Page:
3. Making tools that we used
So, even from the start of production, we wanted to make Penned with the mentality that we could later expand it if we wanted. We wanted to keep as few things hacked together as possible, because this was a learning experience and we wanted to do it right.
We made our tools accordingly. This was arguably one of the best things we could have done, and we made tools that we used all the time. We had an auto-rig script that saved us a ton of time on character rigging. Our weapon-editor allowed us to create new sword words (adjectives that give properties to the player's sword), glove words, and enemy weapons, all while keeping every word in the game organized in clean XMLs.
A demolition tool allowed us to have not only crumbling buildings, but the ability to break everything (including characters). We created tools that helped us with exactly what we would be spending a lot of time on, and made them robust enough to use in ways that sometimes even we were surprised by.
Really try to take the time to develop tools that will benefit you throughout the project. If a task seems like it will be repetitive, monotonous, or common enough that you're doing it all the time, see if you can find a way to streamline the process. This can save a ton of time and will allow you to spot problems faster.
4. Learning to make unpopular decisions
So I talked a little bit earlier about how making unpopular decisions didn't happen for the first half of the project. But we learned to do it, and the project improved drastically because of it. We cut scope when we needed to, we put new people on features because they needed fresh eyes, and we did a complete rewrite on dialogue because it wasn't where it needed to be.
Ultimately, we made the hard decisions that sometimes created more work or made people annoyed, but the game is better because of it. Sometimes people won't be happy with decisions made, but understanding that it's made with the game in mind is important for every team, big or small, to understand.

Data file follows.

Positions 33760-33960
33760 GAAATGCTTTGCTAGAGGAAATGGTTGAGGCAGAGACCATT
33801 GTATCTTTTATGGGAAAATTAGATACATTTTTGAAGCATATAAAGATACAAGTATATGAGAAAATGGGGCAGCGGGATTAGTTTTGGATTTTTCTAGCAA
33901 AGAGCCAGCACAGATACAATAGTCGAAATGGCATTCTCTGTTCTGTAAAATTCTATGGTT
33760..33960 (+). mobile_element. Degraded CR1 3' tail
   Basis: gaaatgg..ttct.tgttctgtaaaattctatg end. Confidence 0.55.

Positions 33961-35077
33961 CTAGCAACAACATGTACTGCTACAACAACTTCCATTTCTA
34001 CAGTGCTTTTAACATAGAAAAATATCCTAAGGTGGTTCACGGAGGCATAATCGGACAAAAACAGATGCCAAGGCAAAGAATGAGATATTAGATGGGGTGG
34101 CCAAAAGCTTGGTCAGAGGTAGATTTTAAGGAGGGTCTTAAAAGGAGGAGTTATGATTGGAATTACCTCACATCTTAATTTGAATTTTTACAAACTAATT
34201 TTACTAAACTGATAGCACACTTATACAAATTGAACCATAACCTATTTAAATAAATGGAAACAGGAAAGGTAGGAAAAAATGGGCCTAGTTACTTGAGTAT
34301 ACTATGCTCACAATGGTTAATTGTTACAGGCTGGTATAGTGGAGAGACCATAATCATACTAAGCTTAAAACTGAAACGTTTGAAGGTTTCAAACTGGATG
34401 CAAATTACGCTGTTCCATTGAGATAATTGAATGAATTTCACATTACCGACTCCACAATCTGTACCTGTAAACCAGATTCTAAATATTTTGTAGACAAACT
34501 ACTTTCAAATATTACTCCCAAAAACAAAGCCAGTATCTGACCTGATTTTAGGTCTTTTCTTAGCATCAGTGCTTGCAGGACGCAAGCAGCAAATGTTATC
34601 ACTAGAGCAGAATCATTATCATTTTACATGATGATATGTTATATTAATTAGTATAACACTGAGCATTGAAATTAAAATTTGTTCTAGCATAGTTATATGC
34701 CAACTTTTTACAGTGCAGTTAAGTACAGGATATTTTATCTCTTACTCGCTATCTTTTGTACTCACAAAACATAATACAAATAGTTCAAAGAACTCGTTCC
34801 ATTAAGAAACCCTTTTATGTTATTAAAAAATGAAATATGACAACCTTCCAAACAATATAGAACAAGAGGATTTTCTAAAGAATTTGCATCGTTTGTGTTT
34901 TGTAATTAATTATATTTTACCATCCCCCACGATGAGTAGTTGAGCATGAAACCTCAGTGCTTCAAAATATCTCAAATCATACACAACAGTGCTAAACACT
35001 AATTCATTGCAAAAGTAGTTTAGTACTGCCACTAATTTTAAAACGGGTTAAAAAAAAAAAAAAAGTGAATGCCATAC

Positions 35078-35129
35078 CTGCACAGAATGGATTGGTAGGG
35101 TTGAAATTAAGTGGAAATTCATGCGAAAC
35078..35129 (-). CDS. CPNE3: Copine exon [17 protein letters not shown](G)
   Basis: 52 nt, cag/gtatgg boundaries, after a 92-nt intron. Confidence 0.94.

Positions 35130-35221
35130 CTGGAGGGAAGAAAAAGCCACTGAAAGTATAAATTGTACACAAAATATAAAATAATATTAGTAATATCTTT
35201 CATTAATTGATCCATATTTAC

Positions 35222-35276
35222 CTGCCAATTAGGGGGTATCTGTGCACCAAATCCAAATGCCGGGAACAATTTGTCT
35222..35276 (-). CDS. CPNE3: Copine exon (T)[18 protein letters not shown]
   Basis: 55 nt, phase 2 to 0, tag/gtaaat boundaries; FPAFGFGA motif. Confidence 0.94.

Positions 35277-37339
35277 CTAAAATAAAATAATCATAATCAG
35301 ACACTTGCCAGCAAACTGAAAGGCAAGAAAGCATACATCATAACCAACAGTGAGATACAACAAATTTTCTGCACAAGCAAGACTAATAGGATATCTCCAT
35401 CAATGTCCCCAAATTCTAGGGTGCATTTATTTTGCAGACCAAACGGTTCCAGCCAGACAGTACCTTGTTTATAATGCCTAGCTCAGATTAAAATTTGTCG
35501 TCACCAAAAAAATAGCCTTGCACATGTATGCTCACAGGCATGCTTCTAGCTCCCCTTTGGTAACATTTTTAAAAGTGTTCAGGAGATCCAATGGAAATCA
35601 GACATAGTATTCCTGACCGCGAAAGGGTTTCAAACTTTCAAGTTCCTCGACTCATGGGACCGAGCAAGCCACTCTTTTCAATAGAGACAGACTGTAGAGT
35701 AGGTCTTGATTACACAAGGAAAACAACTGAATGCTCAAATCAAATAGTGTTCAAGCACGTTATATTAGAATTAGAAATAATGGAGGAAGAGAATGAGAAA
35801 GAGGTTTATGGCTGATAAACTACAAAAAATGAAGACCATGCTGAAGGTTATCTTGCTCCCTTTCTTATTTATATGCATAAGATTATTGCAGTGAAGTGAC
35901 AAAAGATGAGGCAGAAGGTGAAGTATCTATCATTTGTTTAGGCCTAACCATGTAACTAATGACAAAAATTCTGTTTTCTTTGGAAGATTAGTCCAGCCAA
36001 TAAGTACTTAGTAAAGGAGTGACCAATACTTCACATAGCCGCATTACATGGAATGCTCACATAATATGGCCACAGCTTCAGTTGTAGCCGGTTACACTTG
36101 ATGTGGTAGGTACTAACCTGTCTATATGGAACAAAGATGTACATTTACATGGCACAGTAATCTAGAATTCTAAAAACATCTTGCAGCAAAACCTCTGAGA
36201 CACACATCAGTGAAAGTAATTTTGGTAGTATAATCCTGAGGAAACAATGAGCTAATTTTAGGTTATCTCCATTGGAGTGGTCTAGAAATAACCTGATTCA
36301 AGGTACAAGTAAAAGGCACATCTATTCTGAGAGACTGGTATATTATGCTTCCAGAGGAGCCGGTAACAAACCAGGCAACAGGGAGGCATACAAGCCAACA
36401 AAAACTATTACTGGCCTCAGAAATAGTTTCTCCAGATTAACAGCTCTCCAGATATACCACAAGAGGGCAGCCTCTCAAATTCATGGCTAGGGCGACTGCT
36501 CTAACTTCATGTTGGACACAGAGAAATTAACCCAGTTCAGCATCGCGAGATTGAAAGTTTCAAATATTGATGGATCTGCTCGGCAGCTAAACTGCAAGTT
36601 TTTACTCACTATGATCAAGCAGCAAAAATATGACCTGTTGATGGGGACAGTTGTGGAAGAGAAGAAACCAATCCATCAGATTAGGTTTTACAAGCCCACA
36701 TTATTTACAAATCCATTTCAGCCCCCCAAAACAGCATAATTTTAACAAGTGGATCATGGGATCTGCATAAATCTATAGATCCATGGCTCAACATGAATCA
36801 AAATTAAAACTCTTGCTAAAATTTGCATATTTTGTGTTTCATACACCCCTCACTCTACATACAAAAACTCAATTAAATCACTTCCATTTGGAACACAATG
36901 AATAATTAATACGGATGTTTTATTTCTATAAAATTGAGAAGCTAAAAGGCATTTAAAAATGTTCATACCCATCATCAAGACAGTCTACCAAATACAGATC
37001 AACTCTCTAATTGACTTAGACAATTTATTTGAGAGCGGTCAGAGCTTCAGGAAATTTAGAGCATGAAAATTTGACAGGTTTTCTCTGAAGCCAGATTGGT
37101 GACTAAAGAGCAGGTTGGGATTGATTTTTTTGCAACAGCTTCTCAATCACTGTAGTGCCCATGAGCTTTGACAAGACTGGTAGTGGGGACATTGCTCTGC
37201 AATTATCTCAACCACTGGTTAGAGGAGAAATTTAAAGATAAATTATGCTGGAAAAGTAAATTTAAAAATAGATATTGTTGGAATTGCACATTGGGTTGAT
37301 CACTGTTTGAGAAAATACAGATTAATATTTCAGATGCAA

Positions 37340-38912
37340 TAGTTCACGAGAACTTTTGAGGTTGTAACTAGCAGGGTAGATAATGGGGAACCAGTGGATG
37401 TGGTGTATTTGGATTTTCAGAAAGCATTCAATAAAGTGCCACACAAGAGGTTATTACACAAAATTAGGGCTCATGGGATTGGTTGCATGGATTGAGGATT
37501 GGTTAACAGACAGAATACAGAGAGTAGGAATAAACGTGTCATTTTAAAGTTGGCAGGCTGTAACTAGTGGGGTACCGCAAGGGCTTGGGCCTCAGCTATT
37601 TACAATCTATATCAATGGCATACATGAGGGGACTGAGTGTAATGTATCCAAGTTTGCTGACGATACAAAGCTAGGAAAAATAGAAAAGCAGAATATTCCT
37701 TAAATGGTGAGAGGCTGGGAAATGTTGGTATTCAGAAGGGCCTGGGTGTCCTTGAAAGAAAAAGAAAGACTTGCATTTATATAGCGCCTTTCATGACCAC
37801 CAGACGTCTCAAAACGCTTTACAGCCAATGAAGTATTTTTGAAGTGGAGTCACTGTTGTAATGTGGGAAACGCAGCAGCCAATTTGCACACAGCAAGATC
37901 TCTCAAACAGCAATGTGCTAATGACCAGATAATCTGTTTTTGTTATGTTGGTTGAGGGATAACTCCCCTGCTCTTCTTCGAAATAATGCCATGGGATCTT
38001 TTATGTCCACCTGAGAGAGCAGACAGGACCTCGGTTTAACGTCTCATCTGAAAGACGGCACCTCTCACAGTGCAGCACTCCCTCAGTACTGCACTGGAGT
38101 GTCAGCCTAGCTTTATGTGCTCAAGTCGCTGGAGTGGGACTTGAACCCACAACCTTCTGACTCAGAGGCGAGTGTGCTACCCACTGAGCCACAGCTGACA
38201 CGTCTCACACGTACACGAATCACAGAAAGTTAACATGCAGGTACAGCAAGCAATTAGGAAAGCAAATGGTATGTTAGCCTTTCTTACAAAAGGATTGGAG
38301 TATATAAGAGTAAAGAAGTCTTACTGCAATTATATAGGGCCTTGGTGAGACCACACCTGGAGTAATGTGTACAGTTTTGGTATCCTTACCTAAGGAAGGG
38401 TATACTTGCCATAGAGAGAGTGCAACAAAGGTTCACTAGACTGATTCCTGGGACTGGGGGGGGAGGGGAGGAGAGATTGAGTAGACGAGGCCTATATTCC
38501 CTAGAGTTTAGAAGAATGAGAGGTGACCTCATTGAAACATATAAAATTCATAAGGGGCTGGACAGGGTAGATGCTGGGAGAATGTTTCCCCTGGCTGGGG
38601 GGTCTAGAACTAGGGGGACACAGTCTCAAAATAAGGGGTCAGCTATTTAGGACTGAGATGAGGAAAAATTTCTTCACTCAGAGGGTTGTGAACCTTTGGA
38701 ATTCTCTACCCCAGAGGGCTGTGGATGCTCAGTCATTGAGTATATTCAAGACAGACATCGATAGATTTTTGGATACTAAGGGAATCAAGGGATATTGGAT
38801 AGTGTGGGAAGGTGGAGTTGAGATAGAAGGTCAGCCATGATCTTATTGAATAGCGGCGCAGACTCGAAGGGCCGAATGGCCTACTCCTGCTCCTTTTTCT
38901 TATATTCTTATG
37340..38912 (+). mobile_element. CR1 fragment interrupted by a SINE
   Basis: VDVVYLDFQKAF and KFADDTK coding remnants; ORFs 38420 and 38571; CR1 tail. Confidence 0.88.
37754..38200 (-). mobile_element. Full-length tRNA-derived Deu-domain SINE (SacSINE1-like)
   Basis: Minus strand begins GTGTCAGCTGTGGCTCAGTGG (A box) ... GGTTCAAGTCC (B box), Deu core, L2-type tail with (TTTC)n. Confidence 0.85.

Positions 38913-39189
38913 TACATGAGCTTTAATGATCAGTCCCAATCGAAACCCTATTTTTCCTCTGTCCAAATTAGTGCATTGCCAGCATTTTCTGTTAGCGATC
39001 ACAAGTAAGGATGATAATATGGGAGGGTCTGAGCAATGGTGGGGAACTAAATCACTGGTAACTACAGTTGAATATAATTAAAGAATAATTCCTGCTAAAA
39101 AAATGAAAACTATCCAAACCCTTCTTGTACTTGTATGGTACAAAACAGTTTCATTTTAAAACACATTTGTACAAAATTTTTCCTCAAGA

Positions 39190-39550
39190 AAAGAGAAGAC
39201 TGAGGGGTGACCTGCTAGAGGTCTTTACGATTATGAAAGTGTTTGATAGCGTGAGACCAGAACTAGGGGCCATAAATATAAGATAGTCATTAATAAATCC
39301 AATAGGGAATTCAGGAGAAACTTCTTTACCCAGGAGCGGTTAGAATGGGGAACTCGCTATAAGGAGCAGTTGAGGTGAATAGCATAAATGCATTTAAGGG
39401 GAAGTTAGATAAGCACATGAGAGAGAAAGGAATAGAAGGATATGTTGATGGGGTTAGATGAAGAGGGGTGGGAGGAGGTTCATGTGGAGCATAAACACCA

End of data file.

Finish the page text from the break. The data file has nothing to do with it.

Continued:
5. Being ambitious
This is something I am personally very proud of. We made a lot of stuff for Penned. It was a student project with a full game's feature set. It had two levels, four different types of mob enemies, a mini-game, a mini-boss, a puzzle, and a boss fight. It was massive, and we were completely crazy to try and tackle so much stuff in so little time.
But one of the best things about being a student is that you get the opportunity to try things, make a massive number of mistakes in the process, and come out on top with something really cool if you work hard enough.
The fact that we had so many features, so much stuff, and so many chances for failure meant that we learned more about game development in one project than in anything we'd ever done before. We attempted things that faculty warned us were terrible ideas, or that we were shooting too far for, but we did it anyway because they were our mistakes to make, and the chance for success was worth the hard work and growing pains necessary to try it.
People talk about blood, sweat, and tears being put into projects, and that's truly what epitomizes the capstone projects at FIEA, for all three teams. We worked together (sometimes even cross-team) and created the games that we wanted to make, and we made them big and flashy and as extreme as possible because we didn't want to squander the opportunity we were given.
At the end of all of this, seven months, one vertical slice, and countless hours of work later, we made something cool and complete. Sure, Penned has some faults, but those are the kind of mistakes we won't make the next time around, because nowwe know better, and that's the best result we could hope for.
Producers: Alexis De Girolami (Lead) and David Hottal
Artists: Silvia Arana, Amanda Beaver, Seto van Boxtel, Natalie Burke (Lead), Monica Espinoza, Marco Garcia, Paige Lehnert, Drew Merritt
Designers: Murshed Choudhury, Daiwei He, Emily Krebs (Lead), Floyd Reese, James Simmons, Bryan Venzen
Programmers: Kevin Cartrette, Darrel Hoffman, Stephen Karasevich, Michael Krusel (Lead), Kiran Purushothaman, David Weston
Special thanks to: Nick Ware, Keenan Sieg, Kathy and Jason Wood, Logan Emmett, the FIEA faculty and staff, and the Battle Fortress Tortoise and Plushy Knight teams.
Platform: PC, Windows 7
Release Date: July 31st, 2012
Development Time: 7 months
Technology: Havok Vision Engine, Autodesk Scaleform
Software: Microsoft Visual Studio 20012, Autodesk Maya 2012, PixologicZbrush 4, Autodesk MotionBuilder 2012, Adobe Creative Suite, Perforce, Fogbugz
[Alexis De Girolami is a production student at FIEA and is currently interning as a designer at Zynga. She aims to continue her career in games as a level or narrative designer.]